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  1. Wallpapered Shelves

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    Add a splash of personality to a lackluster work space by covering plain floating bookshelves with wallpaper. Measure the shelf, and cut the wallpaper slightly longer than shelf and wide enough to wrap around it with an overlap. Use wallpaper paste to affix the wallpaper to the shelf, pasting one side at a time. Cut slits into excess paper at ends, forming flaps; fold down, and affix with paste. Let dry completely, and hang shelves as usual.

    Source
    Martha Stewart Living, February 2008
    More Bright Ideas
  2. Good Thing

    Floral Teas on Display

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    Fragrant floral teas find a handsome home in glass canisters, where their soft hues are on full display.

    Simply fill your favorite jars with colorful varieties of loose tea petals -- we like chamomile, violet, red rose, jasmine, jasmine-scented flowering, and plum berry teas -- and arrange together for a striking counter adornment.

    It's not only an attractive display, but also a convenient reminder of the varieties you have on hand.

    Source
    The Martha Stewart Show, Episode 5128
  3. Message Center

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    Linen-wrapped Homasote fiberboard panels are mounted to the front of each closet door. A similar panel also rests on the back wall of a bureau-height shelf. They can serve as bulletin boards for notes, dry-cleaning receipts, and mementos.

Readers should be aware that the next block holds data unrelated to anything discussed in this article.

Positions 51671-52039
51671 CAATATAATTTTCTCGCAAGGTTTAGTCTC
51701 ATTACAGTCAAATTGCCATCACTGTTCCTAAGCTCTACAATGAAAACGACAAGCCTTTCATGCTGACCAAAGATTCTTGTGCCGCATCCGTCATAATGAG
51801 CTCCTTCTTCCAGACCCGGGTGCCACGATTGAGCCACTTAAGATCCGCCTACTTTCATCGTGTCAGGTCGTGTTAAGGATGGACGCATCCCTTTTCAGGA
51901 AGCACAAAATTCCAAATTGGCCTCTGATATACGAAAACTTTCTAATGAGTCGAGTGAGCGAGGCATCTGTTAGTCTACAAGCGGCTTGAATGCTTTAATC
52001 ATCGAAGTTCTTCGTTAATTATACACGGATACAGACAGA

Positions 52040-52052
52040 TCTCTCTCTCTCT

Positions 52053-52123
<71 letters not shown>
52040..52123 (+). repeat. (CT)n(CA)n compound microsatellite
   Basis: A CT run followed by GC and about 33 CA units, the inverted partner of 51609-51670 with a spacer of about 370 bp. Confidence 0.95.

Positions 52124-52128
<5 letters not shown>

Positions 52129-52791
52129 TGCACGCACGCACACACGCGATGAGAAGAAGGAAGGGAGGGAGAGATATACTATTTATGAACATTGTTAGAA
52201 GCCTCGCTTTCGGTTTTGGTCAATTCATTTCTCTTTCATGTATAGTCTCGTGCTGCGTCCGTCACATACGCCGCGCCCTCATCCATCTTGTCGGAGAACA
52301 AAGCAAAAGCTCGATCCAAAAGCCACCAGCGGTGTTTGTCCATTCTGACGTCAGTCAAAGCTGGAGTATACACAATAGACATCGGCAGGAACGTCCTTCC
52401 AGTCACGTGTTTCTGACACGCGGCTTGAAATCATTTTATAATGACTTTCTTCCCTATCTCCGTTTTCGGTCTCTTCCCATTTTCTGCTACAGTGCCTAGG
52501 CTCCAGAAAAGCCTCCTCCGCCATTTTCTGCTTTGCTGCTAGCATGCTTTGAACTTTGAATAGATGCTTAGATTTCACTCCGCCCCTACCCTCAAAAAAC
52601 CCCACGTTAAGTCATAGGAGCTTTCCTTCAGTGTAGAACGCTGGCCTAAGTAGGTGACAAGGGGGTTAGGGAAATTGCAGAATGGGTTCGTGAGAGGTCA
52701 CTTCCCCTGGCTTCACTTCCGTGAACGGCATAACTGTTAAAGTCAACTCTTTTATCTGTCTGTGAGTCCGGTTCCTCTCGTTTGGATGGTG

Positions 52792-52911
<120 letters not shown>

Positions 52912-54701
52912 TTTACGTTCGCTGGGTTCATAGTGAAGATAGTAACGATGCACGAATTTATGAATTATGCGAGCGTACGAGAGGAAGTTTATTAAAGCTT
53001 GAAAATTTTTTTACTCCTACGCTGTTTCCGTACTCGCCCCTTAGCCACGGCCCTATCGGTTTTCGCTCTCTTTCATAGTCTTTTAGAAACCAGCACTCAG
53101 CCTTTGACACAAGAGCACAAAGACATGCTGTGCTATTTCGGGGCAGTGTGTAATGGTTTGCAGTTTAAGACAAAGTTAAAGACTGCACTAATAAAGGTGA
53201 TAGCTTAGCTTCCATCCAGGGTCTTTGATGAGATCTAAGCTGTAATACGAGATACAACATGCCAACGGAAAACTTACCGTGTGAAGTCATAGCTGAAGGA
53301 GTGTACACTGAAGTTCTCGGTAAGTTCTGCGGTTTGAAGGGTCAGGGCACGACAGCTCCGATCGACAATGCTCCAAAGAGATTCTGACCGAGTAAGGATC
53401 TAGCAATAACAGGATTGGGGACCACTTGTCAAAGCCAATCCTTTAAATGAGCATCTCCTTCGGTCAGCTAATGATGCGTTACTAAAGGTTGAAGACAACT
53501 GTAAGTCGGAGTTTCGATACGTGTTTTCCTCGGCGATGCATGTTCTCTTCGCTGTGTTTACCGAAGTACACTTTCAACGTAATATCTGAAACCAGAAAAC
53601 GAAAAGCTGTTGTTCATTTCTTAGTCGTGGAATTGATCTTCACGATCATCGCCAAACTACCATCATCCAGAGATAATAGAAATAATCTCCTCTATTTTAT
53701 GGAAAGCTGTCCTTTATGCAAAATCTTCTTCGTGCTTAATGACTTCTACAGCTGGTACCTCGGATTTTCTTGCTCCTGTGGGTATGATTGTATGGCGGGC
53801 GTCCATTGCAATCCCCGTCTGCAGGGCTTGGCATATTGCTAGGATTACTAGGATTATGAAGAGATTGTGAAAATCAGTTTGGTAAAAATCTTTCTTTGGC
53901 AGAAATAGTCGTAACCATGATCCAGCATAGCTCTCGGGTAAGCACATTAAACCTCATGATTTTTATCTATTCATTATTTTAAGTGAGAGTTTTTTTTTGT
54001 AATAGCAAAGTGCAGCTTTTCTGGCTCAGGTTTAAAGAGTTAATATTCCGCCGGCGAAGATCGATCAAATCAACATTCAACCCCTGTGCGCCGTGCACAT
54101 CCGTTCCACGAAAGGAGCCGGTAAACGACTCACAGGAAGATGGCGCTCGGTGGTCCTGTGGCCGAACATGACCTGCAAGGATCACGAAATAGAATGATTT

Source
    Martha Stewart Living, January 2009
  4. Handbag Maintenance

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    Purses are stuffed with acid-free tissue paper so they maintain their shape when not in use. The bags are kept in flannel sacks (top right of closet) to protect them from light and dust.

    Source
    Martha Stewart Living, January 2009
  5. Good Thing

    Supply-Securing Cord

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    Use bungee cords to keep items from tumbling off freestanding shelves. The cords are especially helpful in high-traffic areas, such as the garage, where shelves might get jostled. Hook a cord across the front of a shelf, or use an extra-long one to wrap around the sides as well. If the cord isn't taut, wrap slack around the leg, then hook the cord to itself.

    Source
    Martha Stewart Living, August 2006
  6. First Aid for Gardeners

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    The garden is just a slightly tamed wilderness with hazards all its own: It harbors insects that bite, thorns that scratch, and other potential nuisances that may require simple first aid. This basic kit includes alcohol for cleaning wounds, first-aid ointment, cotton balls, bandages, tweezers for thorns and splinters, insect repellent with sunscreen, and, finally, hand salve to soothe and soften your dry skin at the end of the day.

    Source
    Martha Stewart Living, May 2000
  7. More Home & Garden Ideas